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6 things I wish someone told me before I signed up for a password manager


Yes, I’m here to tell you with a straight face that I’ve never used a password manager before. It’s not like I’ve never considered signing up for one. I keep getting lured into trying different options, but a part of me always feels itchy putting all the eggs in one basket, especially when data breaches constantly remind us how that might be a bad idea. I know I am not alone on this boat because, well, old habits die hard. I figured I’d be “safer” if I remembered my passwords or wrote them down somewhere. But with a growing list of online accounts, I’m finally struggling to create unique and strong passwords for each one. So my 2023 tech resolution was to give password managers a shot, so here we are.

Choosing a good password manager can be tricky, and the sheer number of options out there doesn’t make it any easier. I’ve learned quite a bit during my journey, and I hope these tips can help you on yours, too.

Look for the features you want

Most password managers do much more than just fill in your passwords on a sign-in form. Keeper, for example, is a super feature-rich password manager that can also store your credit card information, lock files and photos in a secure vault, help you share your passwords, and much more. 1Password also comes with many bells and whistles, and it can perform additional tasks such as removing secrets from your clipboard and alerting you about security breaches.

1Password app is free to download and comes with a 14 day trial. For continued usage, you'll need to buy a subscription.

It’s important to understand what you want from your password manager unless you want to take the never-ending trail filled with options. After all, there’s no point in paying a premium for all the extras if you’re not going to use them. You may already have a secure folder on your smartphone to lock down important files and photos, or you don’t need to pay for novelties like Dark Web Monitoring and alerts. Instead, look for useful features that matter to you.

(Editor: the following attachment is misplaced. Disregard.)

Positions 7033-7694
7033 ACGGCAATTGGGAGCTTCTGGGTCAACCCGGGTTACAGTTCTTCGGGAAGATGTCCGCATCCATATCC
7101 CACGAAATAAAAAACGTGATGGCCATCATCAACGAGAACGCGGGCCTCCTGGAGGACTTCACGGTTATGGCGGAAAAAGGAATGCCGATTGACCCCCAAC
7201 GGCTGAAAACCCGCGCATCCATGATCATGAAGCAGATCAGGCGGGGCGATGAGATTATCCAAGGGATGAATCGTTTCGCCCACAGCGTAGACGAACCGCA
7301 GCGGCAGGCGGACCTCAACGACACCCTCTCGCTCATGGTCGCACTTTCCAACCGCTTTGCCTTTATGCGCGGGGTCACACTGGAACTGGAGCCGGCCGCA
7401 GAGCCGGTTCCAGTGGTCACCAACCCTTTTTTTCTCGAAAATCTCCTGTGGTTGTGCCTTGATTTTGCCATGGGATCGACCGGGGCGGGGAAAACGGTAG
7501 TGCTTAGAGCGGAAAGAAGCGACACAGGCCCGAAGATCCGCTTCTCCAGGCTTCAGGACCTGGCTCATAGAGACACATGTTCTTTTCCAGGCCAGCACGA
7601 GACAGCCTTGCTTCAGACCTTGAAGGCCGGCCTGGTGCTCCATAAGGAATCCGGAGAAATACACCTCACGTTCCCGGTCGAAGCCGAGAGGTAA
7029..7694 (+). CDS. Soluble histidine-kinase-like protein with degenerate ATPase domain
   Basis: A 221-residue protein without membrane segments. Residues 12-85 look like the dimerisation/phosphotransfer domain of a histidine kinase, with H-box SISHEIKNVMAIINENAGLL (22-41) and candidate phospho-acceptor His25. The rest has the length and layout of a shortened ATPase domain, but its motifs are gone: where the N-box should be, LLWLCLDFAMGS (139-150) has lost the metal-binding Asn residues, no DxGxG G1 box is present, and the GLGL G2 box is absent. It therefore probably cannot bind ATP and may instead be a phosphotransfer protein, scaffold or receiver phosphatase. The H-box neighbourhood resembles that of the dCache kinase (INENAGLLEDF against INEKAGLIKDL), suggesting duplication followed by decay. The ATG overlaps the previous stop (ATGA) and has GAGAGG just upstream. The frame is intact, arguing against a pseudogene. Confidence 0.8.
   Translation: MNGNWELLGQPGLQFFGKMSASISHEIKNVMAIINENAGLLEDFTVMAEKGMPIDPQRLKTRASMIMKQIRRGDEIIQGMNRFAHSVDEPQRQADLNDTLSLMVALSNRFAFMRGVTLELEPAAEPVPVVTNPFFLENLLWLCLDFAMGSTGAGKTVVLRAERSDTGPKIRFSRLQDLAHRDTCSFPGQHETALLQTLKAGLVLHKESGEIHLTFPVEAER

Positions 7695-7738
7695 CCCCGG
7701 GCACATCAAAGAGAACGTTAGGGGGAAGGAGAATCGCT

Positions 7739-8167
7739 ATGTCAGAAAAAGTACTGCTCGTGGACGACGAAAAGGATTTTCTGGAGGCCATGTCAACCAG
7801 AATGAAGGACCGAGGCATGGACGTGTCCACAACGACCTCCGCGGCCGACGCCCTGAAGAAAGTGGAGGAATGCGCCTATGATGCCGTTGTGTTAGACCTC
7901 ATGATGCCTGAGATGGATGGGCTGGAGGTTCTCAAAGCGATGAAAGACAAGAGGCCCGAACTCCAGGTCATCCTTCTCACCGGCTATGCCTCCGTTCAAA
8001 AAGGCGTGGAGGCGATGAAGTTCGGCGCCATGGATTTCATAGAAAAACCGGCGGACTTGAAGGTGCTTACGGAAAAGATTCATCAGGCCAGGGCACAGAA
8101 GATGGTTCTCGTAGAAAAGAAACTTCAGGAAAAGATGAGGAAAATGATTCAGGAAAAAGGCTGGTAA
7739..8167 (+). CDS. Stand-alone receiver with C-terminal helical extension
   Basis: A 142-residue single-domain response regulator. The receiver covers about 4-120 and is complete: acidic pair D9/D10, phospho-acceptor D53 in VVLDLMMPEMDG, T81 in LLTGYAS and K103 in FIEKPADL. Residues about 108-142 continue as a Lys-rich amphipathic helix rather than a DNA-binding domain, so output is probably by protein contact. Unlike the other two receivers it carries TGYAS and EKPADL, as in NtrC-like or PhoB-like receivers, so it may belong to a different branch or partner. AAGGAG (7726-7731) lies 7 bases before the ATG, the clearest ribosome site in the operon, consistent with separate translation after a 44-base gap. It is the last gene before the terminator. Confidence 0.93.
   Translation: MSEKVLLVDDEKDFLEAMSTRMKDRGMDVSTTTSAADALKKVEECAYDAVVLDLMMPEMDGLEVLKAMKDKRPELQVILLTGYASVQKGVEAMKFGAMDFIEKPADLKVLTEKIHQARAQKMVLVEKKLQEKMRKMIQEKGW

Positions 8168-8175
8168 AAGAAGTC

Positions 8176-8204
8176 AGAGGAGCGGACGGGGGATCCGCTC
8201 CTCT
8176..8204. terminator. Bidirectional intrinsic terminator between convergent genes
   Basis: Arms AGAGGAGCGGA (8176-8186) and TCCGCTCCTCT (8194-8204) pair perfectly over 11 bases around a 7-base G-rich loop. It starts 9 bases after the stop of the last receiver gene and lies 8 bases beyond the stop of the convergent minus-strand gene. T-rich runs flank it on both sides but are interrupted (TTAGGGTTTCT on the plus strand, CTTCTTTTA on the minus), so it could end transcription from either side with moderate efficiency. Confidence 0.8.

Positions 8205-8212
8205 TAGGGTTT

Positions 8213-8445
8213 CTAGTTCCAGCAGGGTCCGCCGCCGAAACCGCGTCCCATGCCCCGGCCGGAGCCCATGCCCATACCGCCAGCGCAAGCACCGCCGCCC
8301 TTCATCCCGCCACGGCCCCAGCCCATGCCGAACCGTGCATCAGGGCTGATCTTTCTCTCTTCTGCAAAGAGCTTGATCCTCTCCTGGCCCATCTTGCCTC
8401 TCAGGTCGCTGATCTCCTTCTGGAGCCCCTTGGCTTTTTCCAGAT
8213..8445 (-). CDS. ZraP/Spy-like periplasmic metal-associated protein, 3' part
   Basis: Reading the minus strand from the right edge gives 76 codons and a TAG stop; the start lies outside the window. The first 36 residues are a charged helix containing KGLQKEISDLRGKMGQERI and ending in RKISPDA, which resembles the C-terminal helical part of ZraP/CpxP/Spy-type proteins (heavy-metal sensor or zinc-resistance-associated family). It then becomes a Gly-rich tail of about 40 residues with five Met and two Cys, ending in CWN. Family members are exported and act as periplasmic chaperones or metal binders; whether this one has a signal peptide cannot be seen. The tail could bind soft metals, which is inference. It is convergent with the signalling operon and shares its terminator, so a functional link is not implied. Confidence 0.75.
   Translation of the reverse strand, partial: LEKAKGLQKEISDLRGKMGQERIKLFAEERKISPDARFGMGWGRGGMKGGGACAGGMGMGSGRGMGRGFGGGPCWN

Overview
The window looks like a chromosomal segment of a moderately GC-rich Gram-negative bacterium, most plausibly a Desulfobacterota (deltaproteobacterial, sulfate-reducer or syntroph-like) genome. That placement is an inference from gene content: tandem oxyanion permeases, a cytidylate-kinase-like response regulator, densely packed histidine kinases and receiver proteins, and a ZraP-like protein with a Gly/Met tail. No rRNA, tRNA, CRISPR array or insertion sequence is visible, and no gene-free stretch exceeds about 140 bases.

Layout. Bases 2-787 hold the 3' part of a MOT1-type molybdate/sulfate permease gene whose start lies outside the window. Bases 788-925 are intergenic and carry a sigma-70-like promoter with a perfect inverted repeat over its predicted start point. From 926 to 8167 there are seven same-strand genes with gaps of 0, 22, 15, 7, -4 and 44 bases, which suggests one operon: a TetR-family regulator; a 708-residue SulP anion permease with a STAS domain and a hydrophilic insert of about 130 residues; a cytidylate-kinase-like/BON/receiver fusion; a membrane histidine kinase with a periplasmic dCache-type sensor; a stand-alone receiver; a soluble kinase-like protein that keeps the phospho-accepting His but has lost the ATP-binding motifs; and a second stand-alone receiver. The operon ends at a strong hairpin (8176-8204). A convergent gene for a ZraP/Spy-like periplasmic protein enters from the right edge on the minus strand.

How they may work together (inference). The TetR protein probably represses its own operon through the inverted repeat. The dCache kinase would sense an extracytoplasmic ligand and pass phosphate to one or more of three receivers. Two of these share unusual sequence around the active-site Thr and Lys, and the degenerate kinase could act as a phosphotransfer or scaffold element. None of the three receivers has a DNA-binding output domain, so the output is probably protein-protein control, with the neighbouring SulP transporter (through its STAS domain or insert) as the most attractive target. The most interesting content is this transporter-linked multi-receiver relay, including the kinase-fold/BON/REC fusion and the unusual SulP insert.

Here are important features I recommend looking for instead:

  • Cross-platform support to access and manage your saved passwords across any device or platform
  • Multi-factor authentication to secure your password vault
  • Offline access to ensure you keep your password even when you’re not online
  • Browser extension support to ensure you can access your password regardless of the web browser you use

For example, I was looking for a password manager to help me avoid re-using the same passwords on different accounts. I reached a point where I was starting to reuse some of my passwords, thereby leaving the door open for bad actors to break into multiple accounts. Long story short, I prioritized a simple and secure password generator over one with fancy features to avoid spending anything more than I wanted as a new customer. Your mileage may vary, though.

‘Zero-knowledge’ encryption is important

Most password managers also use secure encryption like AES 256-bit and XChaCha20 to lock your password before they leave your device. So even if you use a password manager service that saves your password in a remote server, it may not be immediately accessible to the hackers who try to steal it. All the reliable password managers out there use complex encryption techniques to secure your vault, so you won’t be in the dark when handing over important information.

An illustration to explain the NordPass Zero Knowledge encryption method.

Bitwarden, for instance, uses AES-CBC 256-bit encryption for your vault data and PBKDF2 SHA-256 to derive your encryption key. All your data is encrypted or hashed before it’s sent to the remote servers, and it can only be decrypted with the key derived from your master password. NordPass, on the other hand, uses XChaCha20, which is faster and easier to implement than standard methods.

I recommend picking only ones that use a zero-knowledge encryption solution, meaning they can’t read or share your sensitive information. Of course, there’s no way to stay 100% safe online, but it helps if you cover the basics.

Pick password managers with secure backups

It’s also important to pick password managers that let you create a backup of all your encrypted passwords just in case the remote server containing all your passwords comes crashing down. Some password managers create a backup of the encrypted password, while others simply allow you to create a backup of decrypted data in a human-readable format. Either way, it’s important to create a backup in case you end up losing access to your vault due to some server error and find yourself in a situation where you can no longer access your accounts online.